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FIG. 1. Multistep viral replication kinetics in Vero cell monolayers. Slightly subconfluent monolayers of Vero cells were infected with WT HSV-1 RE, RE-pICP0-EGFP, or RE-pgC-EGFP at an MOI of 0.01 PFU/cell. At the indicated times p.i., cells and supernatants were harvested and subjected to three freeze-thaw cycles, and the viral titers were determined. The results are shown as means ⫾ standard errors of the means and are representative of two experiments. At 24 h p.i., the differences in replication rates between WT virus and both recombinant viruses were statistically significant (Student’s t test; 0.05 ⬎ P ⬎ 0.01).
generate a standard curve of the change in cycle threshold (⌬CT) versus the log(ng cDNA/well) for the range of 0.1 to 100 ng/well. Three separate analyses gave correlation coefficients and PCR efficiencies (means ⫾ standard deviations) as follows: for ICP4, R2 ⫽ 0.989 ⫾ 0.007 and efficiency ⫽ 97% ⫾ 5%; for ICP0, R2 ⫽ 0.991 ⫾ 0.005 and efficiency ⫽ 99% ⫾ 2%; for gH, R2 ⫽ 0.992 ⫾ 0.006 and efficiency ⫽ 98% ⫾ 2%; and for PC, R2 ⫽ 0.989 ⫾ 0.006 and efficiency ⫽ 105% ⫾ 3%. Analysis panels comprising all four primer-probe sets were performed using material from 15 distinct biological samples (five TG preparations from group 1, group 2, and group 3 cultures [as defined in Results]). Some samples were subjected to multiple parallel processing to verify the reproducibility of the entire procedure. A strong correlation was observed between analysis panels from parallel extractions for samples with high levels of viral transcripts (group 3 cultures), with R2 values of 0.997 and 0.987 when assayed in the same plate and 0.940 when assayed in different plates. For samples with low levels of viral transcripts (group 1 and 2 cultures) assayed in different plates, R2 was 0.896 ⫾ 0.017 (n ⫽ 3). The PC data consistently showed low (no RT) control levels, which were undetectable (i.e., CT ⫽ 40) in 59 of 61 measurements. The CT values for PC successfully distinguished the 18 assays run at 15 ng/well (mean CT ⫽ 25.4 [2.3-fold more material]) from the 5 assays run at 7.5 ng/well (mean CT ⫽ 26.6). After PC correction, duplicate or triplicate analysis panels were averaged. We considered samples with a CT of 40 to lack transcripts and expressed the relative amounts of transcripts in samples as 40 –CT. The ICP4 and gH genes are intronless, and their primer-probe sets cause a measurable amplification of contaminating viral DNAs in no-RT controls, while the primer-probe set for ICP0 crosses an intron-exon boundary and results in no-RT control levels that are low or undetectable. For all three transcripts, we elected to treat the no-RT controls as a separate group. Statistics. The differences in replication rates between WT HSV-1 RE, REpICP0-EGFP, and RE-pgC-EGFP were determined by Student’s t test. For each viral transcript, PC-corrected data were pooled from all experiments and analyzed using Student’s Newman-Keuls test (t test among multiple sample groups). The significance of differences in numbers of EGFP-expressing neurons (that did and did not proceed to full reactivation) and in reactivation rates between rmIFN-␥- and medium-treated TG cultures were determined using pooled data in Fisher’s exact test.
RESULTS Replication kinetics in vitro. gC deletion mutants replicate normally in cell cultures (36). At both a high MOI (not shown) and a low MOI (Fig. 1), RE-pICP0-EGFP and RE-pgC-EGFP replicated to similar degrees and were only slightly compro-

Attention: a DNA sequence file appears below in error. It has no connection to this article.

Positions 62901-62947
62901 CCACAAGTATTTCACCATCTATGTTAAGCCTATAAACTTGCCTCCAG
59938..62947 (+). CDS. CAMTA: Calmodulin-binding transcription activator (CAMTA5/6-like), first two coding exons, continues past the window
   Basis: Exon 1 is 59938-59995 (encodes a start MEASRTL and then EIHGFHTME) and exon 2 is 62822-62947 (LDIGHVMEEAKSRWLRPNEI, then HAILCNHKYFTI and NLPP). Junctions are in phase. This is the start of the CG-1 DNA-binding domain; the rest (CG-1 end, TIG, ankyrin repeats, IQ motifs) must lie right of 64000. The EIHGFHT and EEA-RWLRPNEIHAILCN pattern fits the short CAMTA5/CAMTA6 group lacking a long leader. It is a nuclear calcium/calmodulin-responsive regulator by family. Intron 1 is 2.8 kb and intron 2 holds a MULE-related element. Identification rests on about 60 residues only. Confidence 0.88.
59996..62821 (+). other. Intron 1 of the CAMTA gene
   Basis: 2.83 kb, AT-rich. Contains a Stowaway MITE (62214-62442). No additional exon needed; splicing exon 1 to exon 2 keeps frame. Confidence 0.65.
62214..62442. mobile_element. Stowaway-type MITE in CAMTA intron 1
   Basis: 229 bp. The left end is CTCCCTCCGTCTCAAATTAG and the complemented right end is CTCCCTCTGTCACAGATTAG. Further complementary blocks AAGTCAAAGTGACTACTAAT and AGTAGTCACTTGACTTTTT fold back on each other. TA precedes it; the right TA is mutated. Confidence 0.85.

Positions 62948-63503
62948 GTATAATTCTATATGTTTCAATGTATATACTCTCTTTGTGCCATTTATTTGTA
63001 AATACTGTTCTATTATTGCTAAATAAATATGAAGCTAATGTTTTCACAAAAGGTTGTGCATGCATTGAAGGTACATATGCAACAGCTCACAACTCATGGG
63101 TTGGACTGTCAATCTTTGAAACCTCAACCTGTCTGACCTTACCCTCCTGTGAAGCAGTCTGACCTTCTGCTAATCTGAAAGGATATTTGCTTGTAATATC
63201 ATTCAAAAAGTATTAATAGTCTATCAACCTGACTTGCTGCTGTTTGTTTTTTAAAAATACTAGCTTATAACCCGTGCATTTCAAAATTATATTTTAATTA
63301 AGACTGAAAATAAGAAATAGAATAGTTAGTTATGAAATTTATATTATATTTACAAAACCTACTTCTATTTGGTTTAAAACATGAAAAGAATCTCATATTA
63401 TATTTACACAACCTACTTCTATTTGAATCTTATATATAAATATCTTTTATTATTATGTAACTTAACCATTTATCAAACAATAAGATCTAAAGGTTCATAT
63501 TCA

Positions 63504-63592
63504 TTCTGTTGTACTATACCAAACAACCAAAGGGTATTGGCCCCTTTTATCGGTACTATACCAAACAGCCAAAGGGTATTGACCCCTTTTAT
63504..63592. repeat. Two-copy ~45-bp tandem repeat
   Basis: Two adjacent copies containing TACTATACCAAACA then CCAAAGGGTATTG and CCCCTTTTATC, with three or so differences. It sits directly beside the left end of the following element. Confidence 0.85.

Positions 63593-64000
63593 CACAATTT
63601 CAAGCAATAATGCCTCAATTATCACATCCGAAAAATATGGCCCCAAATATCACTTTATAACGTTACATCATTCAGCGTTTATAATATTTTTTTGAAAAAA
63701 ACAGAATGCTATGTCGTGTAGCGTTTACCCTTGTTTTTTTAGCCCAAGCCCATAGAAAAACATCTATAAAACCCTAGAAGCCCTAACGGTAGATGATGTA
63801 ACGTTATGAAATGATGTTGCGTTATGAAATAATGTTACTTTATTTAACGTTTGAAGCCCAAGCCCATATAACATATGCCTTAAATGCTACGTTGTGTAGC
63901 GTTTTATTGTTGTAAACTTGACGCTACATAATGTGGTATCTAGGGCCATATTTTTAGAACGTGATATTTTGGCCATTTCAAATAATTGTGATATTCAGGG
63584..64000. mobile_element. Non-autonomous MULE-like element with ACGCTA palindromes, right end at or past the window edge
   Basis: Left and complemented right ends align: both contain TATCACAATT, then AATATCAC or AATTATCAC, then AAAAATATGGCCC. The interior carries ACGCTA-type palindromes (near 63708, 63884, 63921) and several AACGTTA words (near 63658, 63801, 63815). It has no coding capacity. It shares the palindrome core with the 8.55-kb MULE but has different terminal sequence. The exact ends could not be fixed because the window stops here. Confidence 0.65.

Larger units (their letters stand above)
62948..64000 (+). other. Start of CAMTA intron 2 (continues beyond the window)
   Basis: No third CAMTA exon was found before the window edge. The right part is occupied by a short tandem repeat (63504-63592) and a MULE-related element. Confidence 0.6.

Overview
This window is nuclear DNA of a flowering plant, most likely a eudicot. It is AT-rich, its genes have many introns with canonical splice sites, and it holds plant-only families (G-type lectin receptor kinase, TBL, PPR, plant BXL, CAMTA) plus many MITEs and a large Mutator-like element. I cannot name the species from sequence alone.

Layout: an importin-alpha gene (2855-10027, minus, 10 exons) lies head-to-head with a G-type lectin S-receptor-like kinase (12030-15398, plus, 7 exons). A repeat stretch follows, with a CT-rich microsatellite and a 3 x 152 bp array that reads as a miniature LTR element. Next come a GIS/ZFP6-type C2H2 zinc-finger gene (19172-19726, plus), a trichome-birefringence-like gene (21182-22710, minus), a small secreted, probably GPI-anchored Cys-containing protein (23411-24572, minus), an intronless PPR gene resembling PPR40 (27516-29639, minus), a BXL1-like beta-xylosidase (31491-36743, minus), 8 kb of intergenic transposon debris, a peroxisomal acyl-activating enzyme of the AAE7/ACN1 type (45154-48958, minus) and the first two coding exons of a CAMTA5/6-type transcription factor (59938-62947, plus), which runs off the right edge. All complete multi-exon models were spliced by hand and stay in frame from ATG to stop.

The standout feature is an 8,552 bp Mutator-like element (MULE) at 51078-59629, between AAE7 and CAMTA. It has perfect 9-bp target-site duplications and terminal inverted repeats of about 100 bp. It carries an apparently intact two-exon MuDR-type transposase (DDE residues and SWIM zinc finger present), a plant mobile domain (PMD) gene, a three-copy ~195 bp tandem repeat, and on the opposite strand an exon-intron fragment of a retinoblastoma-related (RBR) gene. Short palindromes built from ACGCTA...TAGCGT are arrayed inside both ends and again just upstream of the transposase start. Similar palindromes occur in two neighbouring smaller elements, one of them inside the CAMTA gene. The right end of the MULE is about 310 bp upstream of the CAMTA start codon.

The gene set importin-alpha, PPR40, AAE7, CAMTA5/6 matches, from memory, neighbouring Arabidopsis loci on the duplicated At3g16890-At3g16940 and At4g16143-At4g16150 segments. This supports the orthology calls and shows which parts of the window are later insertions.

FIG. 2. Analysis of viral promoter activity in vitro. Vero cell monolayers were infected at an MOI of 10 PFU/cell with RE-pICP0-EGFP or RE-pgC-EGFP and analyzed by Western blotting for EGFP expression. The times of infection and drug treatments were as follows: lane 1, mock infected for 12 h; lane 2, 8 h; lane 3, 12 h; lanes 4 and 5, 8 h in medium containing 150 g/ml of cycloheximide (CHX); lanes 6 and 7, 8 h with prior incubation in cycloheximide for 6 h followed by washout and 2 h of incubation in the presence of 15 g/ml of actinomycin D (AD); lanes 8 and 9, 12 h in medium containing 400 g/ml of PAA. Coomassie brilliant blue (CBB) staining was done to demonstrate equal loading of proteins in the various lanes.
mised relative to WT virus (only at 24 h p.i. were the differences in replication rates between the WT virus and EGFPexpressing viruses statistically significant), indicating that there were no additional defects in these viruses. Analysis of EGFP expression in vitro. The 707-bp ICP0 promoter in RE-pICP0-EGFP contains all known promoter elements required for ICP0 transcription. Accordingly, an analysis of EGFP protein expression from this promoter confirmed that EGFP is subject to IE gene regulation. As shown in Fig. 2 (top panel), EGFP was expressed in the presence of the viral DNA synthesis inhibitor PAA but could not be detected when protein synthesis was blocked by cycloheximide. EGFP was detected after cycloheximide removal and incubation in the presence of actinomycin D (which blocks de novo RNA transcription), as shown in lanes 6 and 7. Thus, the ICP0 promoter in RE-pICP0-EGFP is expressed as a true IE gene. In RE-pgC-EGFP, the EGFP coding sequence is inserted immediately after the coding sequence for the first six residues of gC, thus leaving the gC promoter in its natural context in the viral genome. As expected (Fig. 2, middle panel), EGFP expressed from the native gC promoter was not detected in the presence of either PAA or cycloheximide or after cycloheximide reversal. Thus, EGFP was expressed from the gC promoter as a true late (␥2) gene (Fig. 2, middle panel). Analysis of viral gene expression. TG were excised from mice 35 days after HSV-1 corneal infection with the recombinant HSV-1 strain RE-pICP0-EGFP or RE-pgC-EGFP. TG were dispersed into single-cell suspensions, depleted of either CD8⫹ T cells alone or of all infiltrating bone-marrow-derived